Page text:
This post is written in partnership with Stress Health, an initiative of the Center for Youth Wellness. All opinions are my own.
Did you know that bedtime can help your kids be less stressed? No one wants to be stressed out. Kids are just as prone to stress as adults, and some of that stress can have lasting effects. Getting enough sleep can have a profound effect on kids’ (and adults’) stress levels. As a mom of 6, I know how important a solid bedtime routine is. These bedtime hacks will help make bedtime stress-free for everyone and help your kids get the sleep that they need.
Bedtime can be a serious challenge sometimes. Despite that, it is so important to have a consistent bedtime routine. Kids need between 9 and 14 hours of sleep a night, depending on their age. That can be hard to achieve if kids are staying up late and in the habit of fighting bedtime.
We all know what it feels like when we don’t get a good night’s sleep. For me, my ability to deal with stress goes WAY down. I can only imagine what my kids go through when they don’t get the sleep that they need.
Stress can have an impact on everything from behavior to your kids’ health. As we mentioned here in an earlier post, severe, prolonged stress can be toxic and have a lasting impact on kids’ health. I’d recommend that every parent takes the ACE quiz to find out if your child is at risk of stress-related diseases in the future.
What can a consistent bedtime routine do?
I’ve talked to many parents who know that quality sleep is important for kids but who also don’t have a consistent bedtime routine established.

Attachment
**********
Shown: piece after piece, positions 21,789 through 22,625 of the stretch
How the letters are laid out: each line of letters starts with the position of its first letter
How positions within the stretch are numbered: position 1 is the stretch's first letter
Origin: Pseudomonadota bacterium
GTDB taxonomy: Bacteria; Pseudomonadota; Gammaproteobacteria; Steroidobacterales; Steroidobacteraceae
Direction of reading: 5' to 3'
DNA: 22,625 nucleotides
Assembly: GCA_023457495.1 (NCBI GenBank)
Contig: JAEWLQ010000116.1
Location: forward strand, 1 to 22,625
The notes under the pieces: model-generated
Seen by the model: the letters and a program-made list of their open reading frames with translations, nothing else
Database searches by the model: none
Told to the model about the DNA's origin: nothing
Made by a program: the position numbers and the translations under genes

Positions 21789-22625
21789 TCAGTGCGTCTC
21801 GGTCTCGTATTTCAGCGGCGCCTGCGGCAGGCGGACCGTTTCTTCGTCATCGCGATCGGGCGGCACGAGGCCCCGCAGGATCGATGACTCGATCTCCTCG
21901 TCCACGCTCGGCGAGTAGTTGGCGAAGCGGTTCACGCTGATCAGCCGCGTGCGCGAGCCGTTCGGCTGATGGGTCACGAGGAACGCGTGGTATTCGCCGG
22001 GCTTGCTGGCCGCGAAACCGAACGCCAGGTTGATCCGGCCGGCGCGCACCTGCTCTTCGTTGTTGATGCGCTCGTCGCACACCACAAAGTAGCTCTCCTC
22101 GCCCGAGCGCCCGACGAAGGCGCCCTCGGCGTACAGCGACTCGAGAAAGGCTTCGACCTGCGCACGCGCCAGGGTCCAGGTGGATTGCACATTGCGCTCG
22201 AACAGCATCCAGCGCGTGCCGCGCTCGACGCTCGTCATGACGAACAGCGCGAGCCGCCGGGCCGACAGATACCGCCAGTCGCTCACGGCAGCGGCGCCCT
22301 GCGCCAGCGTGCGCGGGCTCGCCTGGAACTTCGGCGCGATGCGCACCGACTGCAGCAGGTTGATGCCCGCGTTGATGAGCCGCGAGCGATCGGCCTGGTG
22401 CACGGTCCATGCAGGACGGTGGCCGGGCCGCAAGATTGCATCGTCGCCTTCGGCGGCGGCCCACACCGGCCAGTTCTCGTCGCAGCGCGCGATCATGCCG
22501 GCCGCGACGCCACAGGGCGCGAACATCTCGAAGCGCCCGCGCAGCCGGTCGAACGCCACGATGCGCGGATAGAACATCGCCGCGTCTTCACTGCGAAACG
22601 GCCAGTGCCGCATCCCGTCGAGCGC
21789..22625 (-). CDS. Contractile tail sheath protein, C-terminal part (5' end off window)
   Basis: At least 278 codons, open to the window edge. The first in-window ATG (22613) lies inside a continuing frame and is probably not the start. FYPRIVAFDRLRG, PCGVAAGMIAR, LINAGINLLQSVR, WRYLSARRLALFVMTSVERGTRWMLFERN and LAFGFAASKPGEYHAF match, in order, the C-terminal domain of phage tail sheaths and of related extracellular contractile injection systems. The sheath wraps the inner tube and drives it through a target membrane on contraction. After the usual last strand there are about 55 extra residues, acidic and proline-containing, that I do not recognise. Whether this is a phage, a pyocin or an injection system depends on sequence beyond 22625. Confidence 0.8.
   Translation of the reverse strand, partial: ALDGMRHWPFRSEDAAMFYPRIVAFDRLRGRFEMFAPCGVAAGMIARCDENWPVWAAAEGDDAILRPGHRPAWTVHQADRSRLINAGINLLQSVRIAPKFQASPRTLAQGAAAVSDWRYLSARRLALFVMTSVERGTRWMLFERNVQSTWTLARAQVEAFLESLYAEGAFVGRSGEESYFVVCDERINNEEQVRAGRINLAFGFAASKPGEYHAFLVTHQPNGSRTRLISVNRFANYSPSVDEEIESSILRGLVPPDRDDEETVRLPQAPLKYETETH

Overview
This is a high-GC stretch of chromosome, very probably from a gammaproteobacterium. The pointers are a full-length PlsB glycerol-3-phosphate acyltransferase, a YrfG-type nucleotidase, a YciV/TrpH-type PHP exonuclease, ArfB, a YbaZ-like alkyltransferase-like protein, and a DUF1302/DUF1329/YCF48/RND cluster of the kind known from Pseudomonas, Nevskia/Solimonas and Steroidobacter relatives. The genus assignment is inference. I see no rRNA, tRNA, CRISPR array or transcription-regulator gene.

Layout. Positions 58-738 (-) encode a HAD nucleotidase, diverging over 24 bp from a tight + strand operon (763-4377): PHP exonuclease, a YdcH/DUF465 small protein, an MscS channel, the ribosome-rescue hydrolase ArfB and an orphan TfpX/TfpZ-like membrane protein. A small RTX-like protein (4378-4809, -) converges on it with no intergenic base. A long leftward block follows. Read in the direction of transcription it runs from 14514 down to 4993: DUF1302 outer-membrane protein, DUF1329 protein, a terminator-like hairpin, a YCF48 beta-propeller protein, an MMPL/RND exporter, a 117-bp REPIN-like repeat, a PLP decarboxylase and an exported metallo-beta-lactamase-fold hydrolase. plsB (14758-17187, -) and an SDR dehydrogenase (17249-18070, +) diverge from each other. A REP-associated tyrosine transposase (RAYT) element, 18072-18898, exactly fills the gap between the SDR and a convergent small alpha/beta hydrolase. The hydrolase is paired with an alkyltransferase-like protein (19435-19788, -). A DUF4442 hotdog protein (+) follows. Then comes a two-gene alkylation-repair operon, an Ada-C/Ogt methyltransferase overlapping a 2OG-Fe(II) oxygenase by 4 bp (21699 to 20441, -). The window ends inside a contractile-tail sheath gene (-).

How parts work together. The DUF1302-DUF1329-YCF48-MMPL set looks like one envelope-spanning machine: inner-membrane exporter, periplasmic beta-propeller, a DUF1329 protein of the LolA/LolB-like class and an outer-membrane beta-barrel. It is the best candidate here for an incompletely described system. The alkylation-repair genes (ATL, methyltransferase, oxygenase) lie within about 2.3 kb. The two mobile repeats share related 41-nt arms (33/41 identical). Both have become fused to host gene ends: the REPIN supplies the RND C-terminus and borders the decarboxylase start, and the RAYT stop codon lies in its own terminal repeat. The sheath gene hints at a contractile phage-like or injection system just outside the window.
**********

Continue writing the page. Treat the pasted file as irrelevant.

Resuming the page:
We used to be pretty lax about bedtime until I realized that some of the behavioral issues we were having with our kids were directly related to the fact that they just weren’t getting enough sleep.
Once we made sleep a priority, my kids felt less stressed during the day and were able to tackle some of the things that were so overwhelming to them before.
This year, my kids are hitting big milestones. My twins are going to preschool for the first time. My older daughter just started first grade. My boys, who are older, are all hitting big milestones of their own.
Getting great sleep this year definitely isn’t optional.
What makes up a great bedtime routine?
There are a few key elements that make up a successful bedtime routine. Doing this consistently really helps our nights (and mornings) go smoother and drastically reduces my kids’ stress levels.
Our bedtime routine looks something like this:
- 30 minutes before bedtime — shut screens off. Even young kids may be in the habit of watching TV or playing on tablets. Before bed, shut that down. I like to plug everything into a charging station at a set time each night, and my family knows once everything is plugged in, it’s off limits. (Just make sure your chargers are not counterfeit to avoid a fire risk.)
- 25 minutes before bedtime — brush teeth and put pajamas on. Getting into pajamas and brushing teeth helps kids mentally get into bedtime mode. It signals to their brain that it is time to relax and helps them shut down for the night.
- 20 minutes before bedtime — read books together. Storytime is one of my kids’ favorite parts of the day. We’ve had so much fun discovering some great books together, and after a busy day, it’s so nice to be able to just cuddle up together with a good book.
What do you do if you have kids who fight bedtime?
Some of my kids have been awesome about going to bed at night. Others have . . . not.